The latter topic was the focus of a study just published in the current edition of the American Journal of Sports Medicine. In this prospective study, researchers sought to determine if baseline hip strength can predict future non-contact ACL tears in athletes.
Every month there are new papers on ACL surgery and rehab appearing in the literature. I do my best to stay up on them as this is one area of my practice I am extremely passionate about. I am driven to understand as much as I can about both prevention and rehab, but find myself increasingly focused on preventing secondary ACL tears in my patients.
I feel poor movement patterns, muscle imbalances and inefficient neuromuscular control are major risk factors for athletes suffering a primary ACL tear. We also know being female markedly increases injury risk. Research also tells us that males are more likely to suffer a re-tear of the same side, whereas females are more likely to suffer a contralateral injury.
A study just published in the July issue of the American Journal of Sports Medicine looked at the incidence of second ACL injuries 2 years after a primary ACL reconstruction and return to sport. In a nutshell, the findings were:
This information is not surprising as I have seen it firsthand in 17 years as a physical therapist. What we do not have much information about is how do the younger patients (e.g 15 and under) really recover from this injury. When should they be cleared? I worked with a young female soccer athlete who tore her ACL and medial meniscus at age 13. She worked diligently with me in rehab 3x/week for about 6 months and then continued training with me at least 2x/week until she was about 1 year out from surgery.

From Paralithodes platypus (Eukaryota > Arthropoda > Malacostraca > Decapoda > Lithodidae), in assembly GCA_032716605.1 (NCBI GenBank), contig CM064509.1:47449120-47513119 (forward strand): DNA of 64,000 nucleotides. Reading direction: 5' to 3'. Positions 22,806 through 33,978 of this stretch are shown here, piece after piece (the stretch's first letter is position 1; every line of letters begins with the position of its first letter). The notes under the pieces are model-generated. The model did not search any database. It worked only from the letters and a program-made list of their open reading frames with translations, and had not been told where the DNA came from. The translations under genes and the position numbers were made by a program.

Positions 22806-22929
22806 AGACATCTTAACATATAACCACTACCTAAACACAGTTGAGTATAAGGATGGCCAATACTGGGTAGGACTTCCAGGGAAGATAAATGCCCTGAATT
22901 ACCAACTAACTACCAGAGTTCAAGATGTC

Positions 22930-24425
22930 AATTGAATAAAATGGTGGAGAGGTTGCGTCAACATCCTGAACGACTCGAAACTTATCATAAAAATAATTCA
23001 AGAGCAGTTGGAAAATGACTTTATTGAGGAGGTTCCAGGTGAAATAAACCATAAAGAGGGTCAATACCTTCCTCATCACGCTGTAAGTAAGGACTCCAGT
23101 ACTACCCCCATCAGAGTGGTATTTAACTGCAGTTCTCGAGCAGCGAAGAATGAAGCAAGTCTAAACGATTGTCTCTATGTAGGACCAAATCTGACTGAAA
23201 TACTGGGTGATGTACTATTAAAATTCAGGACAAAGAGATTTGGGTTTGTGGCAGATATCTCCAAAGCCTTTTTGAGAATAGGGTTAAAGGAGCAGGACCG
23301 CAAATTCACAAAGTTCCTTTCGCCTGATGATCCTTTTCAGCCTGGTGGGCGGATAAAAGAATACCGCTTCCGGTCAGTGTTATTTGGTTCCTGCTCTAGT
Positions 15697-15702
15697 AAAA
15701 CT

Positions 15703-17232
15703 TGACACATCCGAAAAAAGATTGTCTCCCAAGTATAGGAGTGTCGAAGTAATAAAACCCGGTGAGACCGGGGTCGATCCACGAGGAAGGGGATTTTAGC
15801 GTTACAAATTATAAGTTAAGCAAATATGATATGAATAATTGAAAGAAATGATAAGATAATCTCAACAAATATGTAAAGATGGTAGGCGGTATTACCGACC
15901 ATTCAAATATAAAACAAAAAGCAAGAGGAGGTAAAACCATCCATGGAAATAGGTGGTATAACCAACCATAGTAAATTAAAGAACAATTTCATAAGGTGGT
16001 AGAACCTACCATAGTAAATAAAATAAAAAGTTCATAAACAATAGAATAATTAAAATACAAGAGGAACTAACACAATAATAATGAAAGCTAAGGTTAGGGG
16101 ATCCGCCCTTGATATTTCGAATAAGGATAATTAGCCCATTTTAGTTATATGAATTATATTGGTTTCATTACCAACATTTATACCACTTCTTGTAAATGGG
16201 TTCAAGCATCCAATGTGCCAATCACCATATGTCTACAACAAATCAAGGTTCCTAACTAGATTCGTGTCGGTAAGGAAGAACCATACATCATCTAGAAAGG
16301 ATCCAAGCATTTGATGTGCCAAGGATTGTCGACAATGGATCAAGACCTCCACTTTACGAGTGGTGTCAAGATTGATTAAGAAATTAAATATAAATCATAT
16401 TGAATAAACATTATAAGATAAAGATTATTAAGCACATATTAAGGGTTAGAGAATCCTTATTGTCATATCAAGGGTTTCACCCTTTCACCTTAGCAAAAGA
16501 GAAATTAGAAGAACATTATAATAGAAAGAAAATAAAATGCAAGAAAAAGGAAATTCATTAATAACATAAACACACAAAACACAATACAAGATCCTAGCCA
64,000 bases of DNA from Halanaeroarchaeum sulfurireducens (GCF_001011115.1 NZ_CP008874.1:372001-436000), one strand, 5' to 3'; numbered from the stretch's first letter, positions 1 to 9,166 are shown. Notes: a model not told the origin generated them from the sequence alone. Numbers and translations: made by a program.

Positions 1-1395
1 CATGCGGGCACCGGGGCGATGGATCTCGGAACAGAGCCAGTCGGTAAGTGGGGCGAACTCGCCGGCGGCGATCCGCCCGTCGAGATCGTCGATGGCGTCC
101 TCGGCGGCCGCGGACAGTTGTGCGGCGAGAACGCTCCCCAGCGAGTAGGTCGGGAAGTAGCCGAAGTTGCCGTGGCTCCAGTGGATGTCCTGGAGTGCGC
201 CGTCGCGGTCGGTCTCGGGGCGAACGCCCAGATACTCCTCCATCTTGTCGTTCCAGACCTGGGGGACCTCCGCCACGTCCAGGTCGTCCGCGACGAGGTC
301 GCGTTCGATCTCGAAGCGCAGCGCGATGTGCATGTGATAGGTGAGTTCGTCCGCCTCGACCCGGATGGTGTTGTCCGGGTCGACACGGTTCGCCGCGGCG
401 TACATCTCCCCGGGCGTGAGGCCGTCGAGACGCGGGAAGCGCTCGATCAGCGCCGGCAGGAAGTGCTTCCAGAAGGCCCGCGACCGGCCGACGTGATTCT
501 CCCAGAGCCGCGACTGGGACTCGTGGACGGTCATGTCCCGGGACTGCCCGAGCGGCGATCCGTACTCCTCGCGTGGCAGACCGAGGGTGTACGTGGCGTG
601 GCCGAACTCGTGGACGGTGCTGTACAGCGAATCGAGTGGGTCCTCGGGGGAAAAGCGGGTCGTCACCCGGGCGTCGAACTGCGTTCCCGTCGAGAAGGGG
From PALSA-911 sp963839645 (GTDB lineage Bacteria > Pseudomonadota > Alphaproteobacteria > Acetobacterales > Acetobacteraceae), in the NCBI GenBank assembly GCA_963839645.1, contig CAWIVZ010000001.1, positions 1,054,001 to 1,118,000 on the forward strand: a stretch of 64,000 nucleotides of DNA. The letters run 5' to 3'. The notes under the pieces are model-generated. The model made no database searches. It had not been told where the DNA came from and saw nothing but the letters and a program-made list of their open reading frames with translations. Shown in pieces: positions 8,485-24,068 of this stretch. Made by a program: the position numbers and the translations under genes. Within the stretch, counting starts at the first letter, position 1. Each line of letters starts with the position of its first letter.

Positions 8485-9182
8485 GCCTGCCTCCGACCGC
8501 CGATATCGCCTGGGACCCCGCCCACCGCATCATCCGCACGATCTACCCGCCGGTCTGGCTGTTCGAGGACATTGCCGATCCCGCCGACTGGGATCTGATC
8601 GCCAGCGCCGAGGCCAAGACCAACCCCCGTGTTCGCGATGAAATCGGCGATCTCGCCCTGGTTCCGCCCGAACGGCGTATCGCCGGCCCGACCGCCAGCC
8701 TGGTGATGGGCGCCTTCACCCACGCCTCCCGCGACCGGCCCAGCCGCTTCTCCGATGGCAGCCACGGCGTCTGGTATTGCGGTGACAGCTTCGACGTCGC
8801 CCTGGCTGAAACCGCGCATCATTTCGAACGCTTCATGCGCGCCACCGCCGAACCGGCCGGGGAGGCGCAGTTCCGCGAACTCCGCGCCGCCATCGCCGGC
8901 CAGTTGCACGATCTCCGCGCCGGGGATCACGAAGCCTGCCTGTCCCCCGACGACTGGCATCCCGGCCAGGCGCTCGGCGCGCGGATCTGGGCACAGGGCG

Well, Thanksgiving is upon us in 2011. I want to wish you and your family a wonderful holiday. In today’s post I will review a November 2011 article in the American Journal of Sports Medicine that looked at the effect of the Nordic hamstring exercise on hamstring injuries in male soccer players.
For those not familiar with Nordic hamstring exercises, see the photo below:
In this randomized trial, the researchers had 54 teams from the top 5 Danish soccer divisions participate. They ended up with 461 players in the intervention group (Nordic ex) and 481 players in the control group. The 10 week intervention program was implemented in the mid-season break between December and and March because this was “the only time of the year in which unaccustomed exercise does not conflict with the competitive season.
The trial was conducted between January 7, 2008 and December 12, 2008 with follow-up of the last injury until January 14, 2009. In the intervention group, all teams followed their normal training routine but also performed 27 sessions of the Nordic hamstring exercises in a 10 week program (as follows)
The athletes were asked to use their arms to buffer the fall, let the chest touch the ground and immediately get back to the starting position by pushing with their hands to minimize the concentric phase. The exercise was conducted during training sessions and supervised by the coach. The teams were allowed to choose when in training it was done, but they were advised not to do it prior to a proper warm-up program.
And the results…..